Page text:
Pope Francis reminds us in Evangelii Gaudium, that this covenant between God and the Jewish people has never been revoked (247). As Christians we must honor the sacred roots that our identity has in Judaism. We are enriched by the complementarity of our concern for justice and well-being of peoples, which we have inherited from the Jewish tradition (247-249).

In what ways do you hold the covenant sacred over time?


Happy Monday Morning! Beginning today, for the next seven days, we will be posting a different reflection each day with a page from the Saint John's Bible. Stop by the library and see this magnificent page for yourself! This is part of "7 Days 7 Pages" to commemorate Pope Francis' U.S. visit.

Illuminating the Mission
Day One • Page One: A Reflection on Creation
Dr. Barbara Sutton

In this illumination Donald Jackson, artist and calligrapher, dares to illuminate that which leaves us speechless. Seven days of creation, choreographed by God: heavens and earth, sea and sky, birds and beasts. With eyes of faith, a new ‘world view’ emerges. Chaos turns into order. God calls forth light from darkness; and then breathes life into human kind. In this first panel we see a sliver of gold shining in the center of darkness and chaos. It explodes outward as if driven by a powerful force that wrestles the remaining days into order with God hallowing the seventh day. These seven days, hinged with gold, open the doors of a greater mystery that rest in silence on the horizon. Silence is golden. Entering the seventh day requires courage to enter the silence as the Unspeakable shows itself as the thread of light that holds the web of life together.

While this illumination appears to be a well-oiled machine, brought out of chaos and hinged together by God, it is not. It does not run on its own! It has been ruptured by sin. Pope Francis in his Encyclical Letter Laudato Si’ suggests that human life is hinged on three fundamental and closely intertwined relationships: with God, with our neighbor, and with the earth itself. He writes, “The harmony between the Creator, humanity and creation as a whole was disrupted by our presuming to take the place of God and refusing to acknowledge our creaturely limitations. This in turn distorted our mandate to ‘have dominion’ over the earth (cf. Gen 1:28), to ‘till and keep it’ (Gen 2:15)…our sin is manifest in all its destructive power in wars, violence and abuse, the abandonment of the most vulnerable, and attacks on nature” (66).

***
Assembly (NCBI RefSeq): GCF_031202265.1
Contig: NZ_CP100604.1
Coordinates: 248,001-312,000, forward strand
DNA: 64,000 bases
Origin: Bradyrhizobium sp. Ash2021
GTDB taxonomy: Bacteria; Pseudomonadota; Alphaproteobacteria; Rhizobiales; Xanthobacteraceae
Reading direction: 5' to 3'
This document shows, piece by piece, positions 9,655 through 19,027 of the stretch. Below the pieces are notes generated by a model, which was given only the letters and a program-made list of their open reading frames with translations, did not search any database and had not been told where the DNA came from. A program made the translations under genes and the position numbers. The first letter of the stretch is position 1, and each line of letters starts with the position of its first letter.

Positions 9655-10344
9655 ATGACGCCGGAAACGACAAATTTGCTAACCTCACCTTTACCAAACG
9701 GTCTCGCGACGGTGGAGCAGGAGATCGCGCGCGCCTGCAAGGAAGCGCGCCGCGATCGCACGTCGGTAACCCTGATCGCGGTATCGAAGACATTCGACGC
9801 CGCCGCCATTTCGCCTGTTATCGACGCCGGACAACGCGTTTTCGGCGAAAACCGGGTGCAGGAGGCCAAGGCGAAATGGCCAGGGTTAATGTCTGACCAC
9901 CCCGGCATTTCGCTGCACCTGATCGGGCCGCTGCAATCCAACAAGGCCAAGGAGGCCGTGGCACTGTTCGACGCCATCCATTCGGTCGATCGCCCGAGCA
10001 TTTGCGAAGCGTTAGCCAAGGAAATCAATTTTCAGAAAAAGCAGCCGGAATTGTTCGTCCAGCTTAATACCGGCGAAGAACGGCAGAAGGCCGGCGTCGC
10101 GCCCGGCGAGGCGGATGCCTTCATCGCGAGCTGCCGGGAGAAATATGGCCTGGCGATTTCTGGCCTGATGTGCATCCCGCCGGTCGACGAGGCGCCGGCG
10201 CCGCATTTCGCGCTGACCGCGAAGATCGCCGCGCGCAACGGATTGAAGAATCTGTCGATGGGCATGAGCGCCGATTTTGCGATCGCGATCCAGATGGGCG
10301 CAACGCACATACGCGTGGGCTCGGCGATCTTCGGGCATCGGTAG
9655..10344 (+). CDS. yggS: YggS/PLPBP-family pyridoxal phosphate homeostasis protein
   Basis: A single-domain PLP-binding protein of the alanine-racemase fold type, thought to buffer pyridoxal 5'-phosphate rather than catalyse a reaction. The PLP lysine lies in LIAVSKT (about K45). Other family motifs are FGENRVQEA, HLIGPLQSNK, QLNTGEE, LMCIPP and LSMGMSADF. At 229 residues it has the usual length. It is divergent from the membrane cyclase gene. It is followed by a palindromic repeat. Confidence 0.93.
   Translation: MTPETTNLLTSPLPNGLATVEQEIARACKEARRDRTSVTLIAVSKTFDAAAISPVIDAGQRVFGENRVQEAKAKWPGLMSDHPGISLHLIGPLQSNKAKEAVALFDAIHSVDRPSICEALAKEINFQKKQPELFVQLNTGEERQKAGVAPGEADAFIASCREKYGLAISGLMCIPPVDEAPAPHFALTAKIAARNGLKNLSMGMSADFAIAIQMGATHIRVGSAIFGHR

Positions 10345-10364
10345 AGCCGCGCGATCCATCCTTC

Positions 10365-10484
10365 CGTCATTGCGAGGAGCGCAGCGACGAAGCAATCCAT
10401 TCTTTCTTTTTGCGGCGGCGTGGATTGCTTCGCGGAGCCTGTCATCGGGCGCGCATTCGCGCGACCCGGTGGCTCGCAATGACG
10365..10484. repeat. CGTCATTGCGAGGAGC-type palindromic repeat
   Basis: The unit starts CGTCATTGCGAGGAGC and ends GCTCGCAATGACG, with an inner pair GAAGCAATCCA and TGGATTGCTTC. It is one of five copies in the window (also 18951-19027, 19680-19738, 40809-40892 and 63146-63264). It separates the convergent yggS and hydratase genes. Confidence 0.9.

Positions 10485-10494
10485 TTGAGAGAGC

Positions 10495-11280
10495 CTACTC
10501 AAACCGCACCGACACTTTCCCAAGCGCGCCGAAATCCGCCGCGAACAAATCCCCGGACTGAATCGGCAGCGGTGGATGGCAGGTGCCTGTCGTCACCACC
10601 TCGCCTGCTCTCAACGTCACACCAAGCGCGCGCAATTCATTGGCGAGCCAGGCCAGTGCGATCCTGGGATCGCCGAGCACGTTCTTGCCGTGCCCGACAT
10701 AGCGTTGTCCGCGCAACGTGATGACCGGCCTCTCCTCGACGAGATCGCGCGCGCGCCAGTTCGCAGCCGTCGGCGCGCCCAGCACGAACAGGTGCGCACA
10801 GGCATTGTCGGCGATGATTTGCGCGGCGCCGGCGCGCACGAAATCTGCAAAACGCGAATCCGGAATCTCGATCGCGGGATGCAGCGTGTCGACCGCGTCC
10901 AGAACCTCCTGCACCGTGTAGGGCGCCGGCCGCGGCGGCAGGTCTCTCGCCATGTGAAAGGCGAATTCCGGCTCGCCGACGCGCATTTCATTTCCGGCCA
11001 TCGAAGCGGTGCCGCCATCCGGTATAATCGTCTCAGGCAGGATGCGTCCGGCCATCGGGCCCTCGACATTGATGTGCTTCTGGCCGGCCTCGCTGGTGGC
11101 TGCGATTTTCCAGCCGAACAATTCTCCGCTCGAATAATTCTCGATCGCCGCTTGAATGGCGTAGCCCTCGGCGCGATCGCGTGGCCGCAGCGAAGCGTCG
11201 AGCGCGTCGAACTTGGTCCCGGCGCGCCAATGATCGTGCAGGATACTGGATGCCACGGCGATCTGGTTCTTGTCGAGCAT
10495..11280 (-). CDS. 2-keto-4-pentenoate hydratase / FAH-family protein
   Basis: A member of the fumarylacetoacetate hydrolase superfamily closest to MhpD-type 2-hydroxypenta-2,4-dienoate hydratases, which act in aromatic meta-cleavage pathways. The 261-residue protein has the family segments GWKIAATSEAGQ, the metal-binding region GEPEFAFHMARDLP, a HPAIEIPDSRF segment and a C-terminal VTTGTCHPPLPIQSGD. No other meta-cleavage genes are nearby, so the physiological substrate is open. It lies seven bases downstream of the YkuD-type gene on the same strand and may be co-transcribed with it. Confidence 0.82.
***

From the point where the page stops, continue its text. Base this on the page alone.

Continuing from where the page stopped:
On the sixth day God looked at everything and saw it was very good. God wanted us to revel in the Garden and in love. Woven into the sixth day of this illumination is Chris Tomlin’s coral snake leading us away from resting in God symbolized by the figures turning their backs away from the light.

We live in a world where constant activity is the norm. We run from one event to another, arriving at a new place before our minds and hearts are able to let go of what we were doing or where we were. We pass through life and do not allow ourselves to experience deeply or be touched by people. We are in need of soul-searching. We must learn again love, compassion and honor so that we might heal the earth. How might you be held in the light? Restore harmony to creation?

Friday, September 4, 2015

Library CLOSED - Sept. 7 (Monday), Labor Day

The library will be CLOSED in observance of Labor Day on Monday, September 7, 2015. Enjoy the Labor Day weekend!